Startup Utilidata’s algorithms could make the power grid smarter

Picture an electric grid as streets that connect power plants to your home: if you aren’t familiar with the landscape, traffic patterns or potential roadblocks in the area, your route home could get blocked. A Rhode Island-based startup called Utilidata has developed software that can help utilities transport electricity more efficiently over that last stretch of the power journey through the grid and up to the home.

The company, which recently closed a $20.5 million B round, counts power giant American Electric Power as both a customer and an investor, and that should help it persuade other utilities to give its software a try. Utilidata also recently inked a deal with National Grid and plans to install its software initially in a small region in Rhode Island in 2014, Scott DePasquale, CEO of Utilidata, told us in an interview recently.


A smarter grid

Utilidata is among technology developers that are building businesses off of utilities’ need to modernize transmission and distribution networks. It’s been called smart grid technology, but it’s essentially using software, sensors and wireless networks to make the power grid more efficient and smarter.

The networks have historically relied on analog technologies to relay information and send power in one direction, from centralized power plants to homes and businesses. Along the way, there are substations that lower the voltage gradually so that electric current reaches a suitable level for use by the customers.

The push to use smart meters (and digital communication networks) and renewable energy are giving utilities both the opportunity to more closely monitor and control their grid operations, as well as the headache of managing infusions of solar and wind power from both large power plants and their customers’ rooftops.

Utilidata has built its technology for the distribution grid, between a substation and the last miles of cables called “feeder lines” that pipe electricity to homes and businesses. The startup’s software collects data and analyzes, in real time, the changes in current and voltage in the feeder lines and automatically adjusts the voltage to a level that reduces energy losses.


“Between substations and homes, utilities have been blind,” DePasquale said. “There wasn’t communication and optimization in between.”

How it works

Utilidata provides its customers with servers and software that sits at a utility’s operation center, and the system collects data from routers that are installed on voltage-regulating equipment. The routers use sensors that can tell the upper and lower thresholds of the correct voltage levels.

The communication devices and the software make it possible to automate the voltage regulation process in real time. Without them, the process typically uses pre-set commands that change the voltage levels when they reach a certain threshold, and each voltage regulating equipment does its own thing. A more sophisticated method would be to use historical data to determine the proper voltage level, and that change in voltage would be done via remote control.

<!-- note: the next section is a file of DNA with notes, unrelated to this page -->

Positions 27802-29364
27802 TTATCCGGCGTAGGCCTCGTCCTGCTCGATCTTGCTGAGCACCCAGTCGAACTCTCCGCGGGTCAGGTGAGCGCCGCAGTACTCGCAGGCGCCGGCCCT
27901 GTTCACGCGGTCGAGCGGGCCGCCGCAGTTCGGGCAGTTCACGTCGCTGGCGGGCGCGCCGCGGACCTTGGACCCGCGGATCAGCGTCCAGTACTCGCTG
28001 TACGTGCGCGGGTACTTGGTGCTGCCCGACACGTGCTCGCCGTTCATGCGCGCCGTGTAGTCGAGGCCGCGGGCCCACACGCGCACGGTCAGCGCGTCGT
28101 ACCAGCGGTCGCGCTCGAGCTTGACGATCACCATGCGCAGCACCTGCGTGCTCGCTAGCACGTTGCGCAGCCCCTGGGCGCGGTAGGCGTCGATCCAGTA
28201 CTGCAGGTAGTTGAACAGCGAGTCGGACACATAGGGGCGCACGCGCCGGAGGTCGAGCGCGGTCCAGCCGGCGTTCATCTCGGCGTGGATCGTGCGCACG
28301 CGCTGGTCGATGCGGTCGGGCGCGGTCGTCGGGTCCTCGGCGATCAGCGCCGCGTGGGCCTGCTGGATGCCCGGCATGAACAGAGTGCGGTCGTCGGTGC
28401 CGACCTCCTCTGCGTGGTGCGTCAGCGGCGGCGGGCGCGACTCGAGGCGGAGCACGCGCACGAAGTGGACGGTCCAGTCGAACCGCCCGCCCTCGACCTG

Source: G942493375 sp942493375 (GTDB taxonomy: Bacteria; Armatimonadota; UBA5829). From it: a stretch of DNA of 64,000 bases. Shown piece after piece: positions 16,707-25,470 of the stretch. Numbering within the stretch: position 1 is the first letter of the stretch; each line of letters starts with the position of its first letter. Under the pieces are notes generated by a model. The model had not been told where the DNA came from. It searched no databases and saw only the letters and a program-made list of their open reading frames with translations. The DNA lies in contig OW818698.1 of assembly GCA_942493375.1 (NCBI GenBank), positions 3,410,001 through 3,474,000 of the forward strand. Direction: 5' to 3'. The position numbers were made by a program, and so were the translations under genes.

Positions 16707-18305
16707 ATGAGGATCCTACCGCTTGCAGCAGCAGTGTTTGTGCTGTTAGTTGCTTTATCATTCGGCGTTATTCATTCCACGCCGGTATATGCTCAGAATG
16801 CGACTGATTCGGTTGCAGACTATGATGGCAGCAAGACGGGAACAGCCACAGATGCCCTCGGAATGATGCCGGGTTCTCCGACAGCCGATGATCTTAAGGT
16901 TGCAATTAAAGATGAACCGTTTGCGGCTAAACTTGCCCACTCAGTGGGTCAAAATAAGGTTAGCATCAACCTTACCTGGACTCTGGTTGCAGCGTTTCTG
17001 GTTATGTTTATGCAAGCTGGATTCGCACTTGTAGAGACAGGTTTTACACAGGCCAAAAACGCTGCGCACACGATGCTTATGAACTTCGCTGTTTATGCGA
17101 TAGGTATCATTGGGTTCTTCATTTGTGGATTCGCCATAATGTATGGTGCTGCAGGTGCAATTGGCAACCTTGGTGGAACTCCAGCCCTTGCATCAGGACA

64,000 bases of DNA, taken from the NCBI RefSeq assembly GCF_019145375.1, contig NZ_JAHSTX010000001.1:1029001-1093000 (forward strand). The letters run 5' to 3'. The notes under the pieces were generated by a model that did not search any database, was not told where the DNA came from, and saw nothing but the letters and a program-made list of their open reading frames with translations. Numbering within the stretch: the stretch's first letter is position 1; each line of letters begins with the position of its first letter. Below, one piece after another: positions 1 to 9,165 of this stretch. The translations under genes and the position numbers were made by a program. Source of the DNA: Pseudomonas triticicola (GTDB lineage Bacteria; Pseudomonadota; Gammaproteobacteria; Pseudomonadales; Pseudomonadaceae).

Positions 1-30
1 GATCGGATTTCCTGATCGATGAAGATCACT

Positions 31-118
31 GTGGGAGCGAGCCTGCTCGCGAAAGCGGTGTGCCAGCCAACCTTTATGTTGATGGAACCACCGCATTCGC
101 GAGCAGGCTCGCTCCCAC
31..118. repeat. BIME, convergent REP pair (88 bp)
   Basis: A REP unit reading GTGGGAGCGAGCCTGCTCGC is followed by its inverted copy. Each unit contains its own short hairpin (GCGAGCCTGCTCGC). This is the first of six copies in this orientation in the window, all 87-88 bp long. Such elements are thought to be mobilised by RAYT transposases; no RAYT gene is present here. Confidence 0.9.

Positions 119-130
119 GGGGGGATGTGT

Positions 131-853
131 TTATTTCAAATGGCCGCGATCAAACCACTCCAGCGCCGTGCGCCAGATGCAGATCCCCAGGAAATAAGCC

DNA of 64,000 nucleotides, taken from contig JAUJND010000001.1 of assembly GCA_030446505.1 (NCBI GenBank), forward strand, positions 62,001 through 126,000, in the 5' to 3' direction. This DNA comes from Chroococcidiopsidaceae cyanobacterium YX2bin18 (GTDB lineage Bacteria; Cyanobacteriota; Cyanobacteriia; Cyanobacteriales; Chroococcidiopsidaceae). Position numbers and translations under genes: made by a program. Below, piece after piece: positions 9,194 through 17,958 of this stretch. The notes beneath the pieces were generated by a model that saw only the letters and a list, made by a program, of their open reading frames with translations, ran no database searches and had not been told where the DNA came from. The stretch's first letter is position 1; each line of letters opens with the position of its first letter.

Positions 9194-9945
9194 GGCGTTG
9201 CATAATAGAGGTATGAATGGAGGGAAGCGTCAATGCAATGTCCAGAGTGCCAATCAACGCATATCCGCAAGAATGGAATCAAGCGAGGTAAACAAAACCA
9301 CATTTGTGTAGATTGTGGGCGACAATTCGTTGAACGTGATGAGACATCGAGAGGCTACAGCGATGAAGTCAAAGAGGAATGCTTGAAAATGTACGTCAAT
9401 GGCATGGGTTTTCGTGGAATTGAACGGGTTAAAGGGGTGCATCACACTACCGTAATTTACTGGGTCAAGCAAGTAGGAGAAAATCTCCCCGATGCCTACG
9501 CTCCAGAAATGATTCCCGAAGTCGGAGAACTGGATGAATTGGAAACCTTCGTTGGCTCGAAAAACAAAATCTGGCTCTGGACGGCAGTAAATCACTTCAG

Basically Utilidata’s routers create a network so that a utility can gain finer control of the voltage levels over a broader area at once. The algorithms use data in real time to decide on the right voltage levels, and can adjust the voltage levels to be as close as possible to the minimum threshold of 114 volts, which can reduce energy losses.

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The startup’s technology has shown to achieve, on average, a 4 percent energy savings for every kilowatt-hour of energy that passes through, DePasquale said. That savings surpasses by a few percentage points what Utilidata’s competitors could deliver, says DePasquale. Utilidata isn’t the only company developing voltage management software — larger players such as ABB also tout the sophistication of their own software.

With American Electric Power as a customer and investor, Utilidata has a solid opportunity to prove its technology. By the end of the next year, Utilidata expects to have its technology covering over 140 feeder lines, DePasquale says, and each feeder line could serve hundreds or even a few thousand customers.

Utilidata has been around for over a decade, but it was re-organized in 2012 by its investors, American Electric and Braemar Energy Ventures, which counts American Electric as a limited partner. Braemar tapped DePasquale to lead the company, which had first created the voltage management software in 2005. As a reborn startup, Utilidata has raised $25 million in venture capital so far.